This quote is on a plaque outside Santa Fe’s Georgia O’Keeffe research center which I didn’t see because I didn’t take time to look. I did snap this gorgeous picture of the garden outside and then skipped on by, waiting on the corner wondering what was taking my sisters so long. They took time to look, to absorb the beauty, to be in the moment. Smart sisters I have. A couple of weeks ago we DID take time to celebrate a milestone birthday for Donna and the joy of being sisters by taking a sister trip to Santa Fe. What a time we had!
A first for Marsha and me – attending our first opera at the oh-so-divine Crosby Theater. As gentle mountain breezes blew in the open-sided arena, we were transported to the world of La Traviata. Thank you, Donna, for arranging for the tickets and our third row seats. What a special evening.
As long as I can remember, I’ve known of Georgia O’Keeffe, the artist who painted huge flowers. What I didn’t know was that the flowers were her earlier work and that her passion was found later in life in the red hills of Santa Fe. And as much as I enjoyed the museum’s collection of her paintings, I was drawn just as strongly to the quotes scattered amongst her art. She not only captured visual images with her paint box and canvas, but note-worthy word pictures with her prose. Words like this:
In front of my house there are low scrub brushes and cottonwood trees and, further out, a line of hills. And then I have this mountain. A flat-top mountain that slopes off on each side. A Blue mountain. And to the left you can see snow covered mountains, far, far away. . . . . Georgia O’Keeffe, 1945
I walked alone out through the red hills . . . . I got a keen sort of exhilaration from being alone – it was cold enough to wear a woolen jacket – I walked some distance – then climbed quite high – a place swept clean where the wind blows between two hills too high to climb unless you want to work very hard – but from where I stood it seemed I could see all over this world. . . . . Georgia O’Keeffe, 1940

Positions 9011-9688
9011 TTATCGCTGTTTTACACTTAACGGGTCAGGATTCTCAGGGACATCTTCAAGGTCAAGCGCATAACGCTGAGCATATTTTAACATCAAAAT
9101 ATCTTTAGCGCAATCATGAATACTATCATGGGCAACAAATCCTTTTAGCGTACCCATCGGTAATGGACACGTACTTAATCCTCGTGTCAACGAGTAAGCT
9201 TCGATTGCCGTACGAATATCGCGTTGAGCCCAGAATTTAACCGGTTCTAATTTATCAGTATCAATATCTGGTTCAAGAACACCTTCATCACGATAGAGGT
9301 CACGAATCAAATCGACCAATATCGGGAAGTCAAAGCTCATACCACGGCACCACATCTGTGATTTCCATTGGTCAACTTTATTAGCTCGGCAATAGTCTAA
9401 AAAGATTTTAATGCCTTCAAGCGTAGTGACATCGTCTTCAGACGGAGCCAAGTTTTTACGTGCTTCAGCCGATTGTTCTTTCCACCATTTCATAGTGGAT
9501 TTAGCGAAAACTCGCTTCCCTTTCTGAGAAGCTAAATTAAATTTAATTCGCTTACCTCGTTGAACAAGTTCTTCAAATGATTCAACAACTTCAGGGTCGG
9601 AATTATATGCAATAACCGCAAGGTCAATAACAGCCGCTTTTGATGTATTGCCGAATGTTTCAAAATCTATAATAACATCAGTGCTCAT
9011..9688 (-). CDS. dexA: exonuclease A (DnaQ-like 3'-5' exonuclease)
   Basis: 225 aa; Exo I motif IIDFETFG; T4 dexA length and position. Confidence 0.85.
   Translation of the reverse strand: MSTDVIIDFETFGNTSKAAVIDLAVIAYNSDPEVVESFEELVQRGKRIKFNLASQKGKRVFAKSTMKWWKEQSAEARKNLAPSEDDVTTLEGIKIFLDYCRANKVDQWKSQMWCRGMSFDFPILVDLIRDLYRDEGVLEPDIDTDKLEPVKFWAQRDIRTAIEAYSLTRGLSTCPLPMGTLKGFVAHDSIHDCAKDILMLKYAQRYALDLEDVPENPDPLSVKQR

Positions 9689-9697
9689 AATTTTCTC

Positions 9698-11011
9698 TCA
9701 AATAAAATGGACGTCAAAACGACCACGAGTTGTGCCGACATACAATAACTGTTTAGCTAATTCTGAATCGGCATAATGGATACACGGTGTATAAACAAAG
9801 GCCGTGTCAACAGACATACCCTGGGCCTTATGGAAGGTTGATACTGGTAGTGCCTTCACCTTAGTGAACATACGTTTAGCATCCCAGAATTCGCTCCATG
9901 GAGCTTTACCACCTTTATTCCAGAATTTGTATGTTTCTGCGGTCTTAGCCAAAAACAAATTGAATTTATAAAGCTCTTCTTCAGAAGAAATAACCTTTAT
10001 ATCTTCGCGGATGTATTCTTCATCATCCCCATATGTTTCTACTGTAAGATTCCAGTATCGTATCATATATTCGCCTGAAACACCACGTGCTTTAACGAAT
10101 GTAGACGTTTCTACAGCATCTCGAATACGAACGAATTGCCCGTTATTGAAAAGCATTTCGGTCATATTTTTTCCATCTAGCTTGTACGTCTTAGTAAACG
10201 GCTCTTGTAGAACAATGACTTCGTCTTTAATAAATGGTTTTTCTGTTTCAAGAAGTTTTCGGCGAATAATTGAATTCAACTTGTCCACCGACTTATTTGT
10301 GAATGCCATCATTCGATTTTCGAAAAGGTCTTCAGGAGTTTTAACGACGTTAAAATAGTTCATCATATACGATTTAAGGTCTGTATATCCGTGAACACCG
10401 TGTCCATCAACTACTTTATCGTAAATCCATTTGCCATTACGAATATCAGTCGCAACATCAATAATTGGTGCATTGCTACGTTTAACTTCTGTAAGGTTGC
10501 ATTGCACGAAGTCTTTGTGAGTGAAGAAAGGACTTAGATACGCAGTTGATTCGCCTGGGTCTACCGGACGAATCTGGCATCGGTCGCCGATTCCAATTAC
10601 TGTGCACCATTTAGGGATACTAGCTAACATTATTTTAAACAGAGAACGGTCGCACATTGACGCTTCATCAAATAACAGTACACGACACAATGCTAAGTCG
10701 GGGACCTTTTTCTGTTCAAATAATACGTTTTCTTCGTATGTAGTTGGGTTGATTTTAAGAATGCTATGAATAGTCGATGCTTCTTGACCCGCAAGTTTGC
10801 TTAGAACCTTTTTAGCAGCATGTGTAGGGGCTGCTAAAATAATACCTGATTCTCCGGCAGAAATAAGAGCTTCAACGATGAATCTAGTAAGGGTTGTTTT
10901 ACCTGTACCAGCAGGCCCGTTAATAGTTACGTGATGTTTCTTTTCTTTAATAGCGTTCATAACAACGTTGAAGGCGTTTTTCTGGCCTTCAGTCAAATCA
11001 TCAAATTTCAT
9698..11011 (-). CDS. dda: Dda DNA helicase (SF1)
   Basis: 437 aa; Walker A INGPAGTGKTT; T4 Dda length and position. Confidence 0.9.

The writer in me loved the artist more for being just as astute with a pen as she was a paint brush. And I was sort of captivated by the fact that she aged along with her art, just as beautiful and at home as a young woman as she was with leathery skin and lines in her face that almost mimicked the raw beauty of her chosen mountains.
The trip didn’t come without a few unexpected moments – like not knowing that the Indian Arts Festival – Santa Fe’s largest annual event – coincided with our trip. It made for massive crowds, but a feast for the senses – native American hoop dances, haunting lute melodies, booth after booth of pottery, magnificent turquoise jewelry, artwork, and aromas of Indian tacos and caramel corn. We took an afternoon break at the Burro Alley Cafe and enjoyed accordion music and a fashion show along with fresh guacamole and warm chips. Somehow it all fit together seamlessly.
On Sunday, we drove out of town a ways to the Estrella Del Norte Vineyard for a wine tasting and a stroll on the gorgeous grounds, getting a passerby to take our requisite “sister” picture.
And a silly one in this walkway.
We had plans to eat at a recommended restaurant nearby, but the owner of the vineyard recommended that we go up the road a bit to another place, and while we were there to be sure and visit the Sanctuaria de Chimayo. He didn’t specify exactly how far up the road we were to go, and just as we were about to chalk it up to a wild goose chase, another of the unexpected delights materialized.
The Sanctuaria is famous for the healing earth from the area behind the chapel and the entire complex is the site of the largest healing pilgrimage in the US, attracting thousands of people each year, many of whom testify to the miracles they’ve received there. The area behind the church had a prayer arena and beside a mountain stream, the stations of the cross stood with flowers and notes attached from those who’d come. We each came home with a sample of the fine silt from the church yard, knowing that any one of us might be in need of a miracle and God’s healing touch one day.
As the sun settled behind the blue-tinged mountains, we dined al fresco at Rancho de Chimayo – do you see a pattern here? When I said a feast for the senses, I meant it literally. Santa Fe may be known for its strong Indian and Catholic heritage and its magnificent art, but the food ranks right up there, too!
Along with the shopping. Trader Joe’s. Yes, two visits – one to get breakfast treats for our stay at the resort and another on the way out of town for take home treats. And a trip to Santa Fe is not complete without perusing Jackalope’s Artisan Market.
Take time to look.
Yes, we did.
But we also took time to eat. To celebrate. To laugh and cry and fuss at each other as sisters. To talk until our throats were dry. We took time to rehash the past, ponder our present, and make new memories. Nestled in the hills that surrounded us, we spent time cherishing who we are.